Mutual fund investors were buying stock funds at the end of 2010. But they were trying to avoid risk through most of the year, as bond funds took in money at the second-fastest annual rate ever.
A tally Wednesday by industry consultant Strategic Insight shows investors added $222 billion more to bond funds than they withdrew. The record for money flowing into bond funds came in 2009, when investors added a net $350 billion. That followed a year when stocks suffered their worst decline since the Great Depression.
Investors responded by seeking the relative safety of bonds. But with the economic recovery gaining momentum, fear of rising interest rates has recently cut into bond returns. Two-thirds of the bond fund categories tracked by Lipper Inc. suffered losses in the fourth quarter, as rate fears sent bond prices down and yields up.
Investors typically sell off when prices fall, and December was no exception. Investors pulled a net $24 billion from bond funds last month, according to Strategic Insight. It was the biggest monthly movement out of bond funds since the peak of the financial crisis in October 2008. It was also the second consecutive month that more money was pulled out of bond funds than came in. About $1 billion exited in November.
But Strategic Insight isn't ready to declare that investors are ready to give up on bonds. Research Director Avi Nachmany said his New York-based company still expects demand to rebound in the first half of this year. That's because many categories of bonds offer attractive yields compared with those of bank accounts and money-market funds, which are near record lows.
"For some, the focus on income and risk aversion will persist through 2011," Nachmany said.
Many bond investors nevertheless embraced risk last month. Flows were positive for high-yield funds, which hold bonds that typically earn high rates of return, with greater risk of volatility. Those funds returned an average 3.5 percent last quarter, according to Lipper.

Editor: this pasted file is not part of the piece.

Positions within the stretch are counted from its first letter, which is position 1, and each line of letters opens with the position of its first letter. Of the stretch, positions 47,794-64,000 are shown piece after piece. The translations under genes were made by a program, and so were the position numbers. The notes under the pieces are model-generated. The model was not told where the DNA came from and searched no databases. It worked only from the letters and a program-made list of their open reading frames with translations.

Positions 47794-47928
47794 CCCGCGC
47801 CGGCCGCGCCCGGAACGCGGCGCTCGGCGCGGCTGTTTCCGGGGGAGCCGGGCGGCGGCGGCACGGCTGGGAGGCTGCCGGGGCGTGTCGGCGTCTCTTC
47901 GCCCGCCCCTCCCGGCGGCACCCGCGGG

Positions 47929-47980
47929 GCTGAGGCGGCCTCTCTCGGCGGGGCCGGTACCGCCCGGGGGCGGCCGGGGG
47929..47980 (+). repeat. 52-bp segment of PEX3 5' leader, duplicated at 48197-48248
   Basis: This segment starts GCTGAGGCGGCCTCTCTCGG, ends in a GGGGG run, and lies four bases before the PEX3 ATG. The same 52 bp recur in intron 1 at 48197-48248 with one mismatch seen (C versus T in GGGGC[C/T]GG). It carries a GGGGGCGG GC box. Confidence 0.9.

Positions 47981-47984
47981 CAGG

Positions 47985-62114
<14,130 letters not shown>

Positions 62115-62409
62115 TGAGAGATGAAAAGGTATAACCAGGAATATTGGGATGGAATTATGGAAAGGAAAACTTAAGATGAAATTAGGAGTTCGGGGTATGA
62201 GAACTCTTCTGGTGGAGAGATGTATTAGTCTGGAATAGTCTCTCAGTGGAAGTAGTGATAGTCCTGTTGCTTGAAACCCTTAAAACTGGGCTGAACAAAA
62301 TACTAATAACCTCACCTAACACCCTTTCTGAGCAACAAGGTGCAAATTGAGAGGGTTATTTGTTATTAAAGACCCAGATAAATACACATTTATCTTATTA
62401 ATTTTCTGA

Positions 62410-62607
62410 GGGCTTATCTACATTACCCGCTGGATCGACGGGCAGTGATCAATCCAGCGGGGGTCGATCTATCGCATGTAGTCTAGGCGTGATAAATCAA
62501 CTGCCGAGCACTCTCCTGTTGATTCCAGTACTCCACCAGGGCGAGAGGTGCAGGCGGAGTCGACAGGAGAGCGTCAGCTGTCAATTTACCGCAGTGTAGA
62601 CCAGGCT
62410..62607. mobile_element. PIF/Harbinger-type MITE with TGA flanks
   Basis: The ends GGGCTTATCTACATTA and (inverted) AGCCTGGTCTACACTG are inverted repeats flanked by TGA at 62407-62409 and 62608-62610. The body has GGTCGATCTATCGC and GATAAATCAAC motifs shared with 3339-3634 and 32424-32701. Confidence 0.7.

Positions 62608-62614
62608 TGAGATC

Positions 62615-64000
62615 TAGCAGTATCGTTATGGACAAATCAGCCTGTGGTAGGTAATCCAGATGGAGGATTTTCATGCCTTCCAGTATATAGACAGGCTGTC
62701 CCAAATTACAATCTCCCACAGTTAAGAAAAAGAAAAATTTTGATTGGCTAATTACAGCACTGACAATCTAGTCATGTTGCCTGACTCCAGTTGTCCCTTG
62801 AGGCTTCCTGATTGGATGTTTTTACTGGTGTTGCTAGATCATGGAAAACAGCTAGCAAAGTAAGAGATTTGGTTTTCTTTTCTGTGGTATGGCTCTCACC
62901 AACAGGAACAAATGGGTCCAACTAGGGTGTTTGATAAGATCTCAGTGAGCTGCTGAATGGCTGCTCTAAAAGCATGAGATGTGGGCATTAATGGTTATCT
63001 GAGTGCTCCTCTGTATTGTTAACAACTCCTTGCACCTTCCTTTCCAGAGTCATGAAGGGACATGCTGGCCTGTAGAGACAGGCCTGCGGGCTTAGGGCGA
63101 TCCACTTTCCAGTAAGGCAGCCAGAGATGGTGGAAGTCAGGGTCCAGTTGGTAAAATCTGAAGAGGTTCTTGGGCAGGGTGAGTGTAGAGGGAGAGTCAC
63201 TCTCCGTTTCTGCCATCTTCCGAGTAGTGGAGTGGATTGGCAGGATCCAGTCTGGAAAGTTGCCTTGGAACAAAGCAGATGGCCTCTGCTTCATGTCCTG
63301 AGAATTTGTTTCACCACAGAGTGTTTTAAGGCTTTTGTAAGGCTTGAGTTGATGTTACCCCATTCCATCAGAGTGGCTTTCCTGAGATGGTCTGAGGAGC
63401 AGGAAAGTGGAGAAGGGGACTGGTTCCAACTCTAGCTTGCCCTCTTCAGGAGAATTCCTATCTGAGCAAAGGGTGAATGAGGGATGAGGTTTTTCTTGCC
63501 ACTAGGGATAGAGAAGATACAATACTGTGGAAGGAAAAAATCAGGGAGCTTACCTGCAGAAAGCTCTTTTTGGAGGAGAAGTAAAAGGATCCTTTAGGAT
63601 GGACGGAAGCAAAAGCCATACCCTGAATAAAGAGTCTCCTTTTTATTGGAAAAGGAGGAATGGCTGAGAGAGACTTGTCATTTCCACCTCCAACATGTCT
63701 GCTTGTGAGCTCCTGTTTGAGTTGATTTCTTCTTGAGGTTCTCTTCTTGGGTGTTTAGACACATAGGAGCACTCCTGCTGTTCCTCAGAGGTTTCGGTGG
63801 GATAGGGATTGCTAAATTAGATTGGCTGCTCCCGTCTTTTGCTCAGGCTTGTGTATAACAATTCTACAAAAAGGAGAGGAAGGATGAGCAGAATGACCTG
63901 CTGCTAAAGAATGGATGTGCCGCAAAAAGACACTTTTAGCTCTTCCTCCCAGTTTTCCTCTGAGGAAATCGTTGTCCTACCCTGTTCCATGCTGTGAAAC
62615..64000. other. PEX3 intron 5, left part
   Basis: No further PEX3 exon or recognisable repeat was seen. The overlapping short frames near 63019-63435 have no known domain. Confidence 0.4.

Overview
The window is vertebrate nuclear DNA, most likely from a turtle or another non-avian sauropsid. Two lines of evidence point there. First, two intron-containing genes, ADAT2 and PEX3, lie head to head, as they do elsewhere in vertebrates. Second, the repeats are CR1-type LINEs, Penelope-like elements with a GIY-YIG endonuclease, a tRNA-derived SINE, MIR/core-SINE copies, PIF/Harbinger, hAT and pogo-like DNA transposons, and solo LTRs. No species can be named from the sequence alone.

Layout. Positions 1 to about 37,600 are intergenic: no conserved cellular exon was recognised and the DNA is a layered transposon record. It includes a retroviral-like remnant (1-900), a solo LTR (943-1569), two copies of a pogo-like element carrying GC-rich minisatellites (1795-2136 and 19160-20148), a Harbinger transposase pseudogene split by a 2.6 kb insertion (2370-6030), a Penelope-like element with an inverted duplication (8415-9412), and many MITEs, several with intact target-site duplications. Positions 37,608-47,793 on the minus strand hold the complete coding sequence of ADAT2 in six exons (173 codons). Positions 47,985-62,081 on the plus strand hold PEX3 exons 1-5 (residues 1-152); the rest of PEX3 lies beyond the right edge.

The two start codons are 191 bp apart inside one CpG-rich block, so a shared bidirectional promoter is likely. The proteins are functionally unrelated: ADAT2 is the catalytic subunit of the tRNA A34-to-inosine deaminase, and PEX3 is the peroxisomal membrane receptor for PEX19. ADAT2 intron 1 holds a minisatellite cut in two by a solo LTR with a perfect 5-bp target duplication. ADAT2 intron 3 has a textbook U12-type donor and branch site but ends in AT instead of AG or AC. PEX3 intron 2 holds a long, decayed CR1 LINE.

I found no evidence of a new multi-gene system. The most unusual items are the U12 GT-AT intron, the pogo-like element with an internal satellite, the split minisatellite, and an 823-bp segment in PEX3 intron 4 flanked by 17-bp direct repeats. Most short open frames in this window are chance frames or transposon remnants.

That compares with an 11.4 percent fourth-quarter gain for the average U.S. stock fund.
With such strong returns, flows into stock funds have recently begun to shift. For the full year, investors added a net $23 billion into stock funds.
Yet despite an average 17 percent return last year for the average U.S. stock fund, they weren't attracting money. They saw nearly $49 billion flow out. The overall flow of money was positive for stock funds because investors were putting their money in foreign stock funds, which drew in a net $72 billion.
There's been a flow of money into foreign stock funds for seven straight months. This reflects the stronger economic growth prospects many investors see in the world's emerging markets, and a desire to diversify portfolios beyond U.S. financial markets.
Still, there are signs that U.S. investors are warming up to domestic stocks. Through most of 2010, the rate at which cash was pulled out of U.S. stock funds slowed. For one week in late December, flows into U.S. stock funds even turned positive, according to the Investment Company Institute, an industry association.
"It is clear that stock investor sentiment is slowly improving," Nachmany said.
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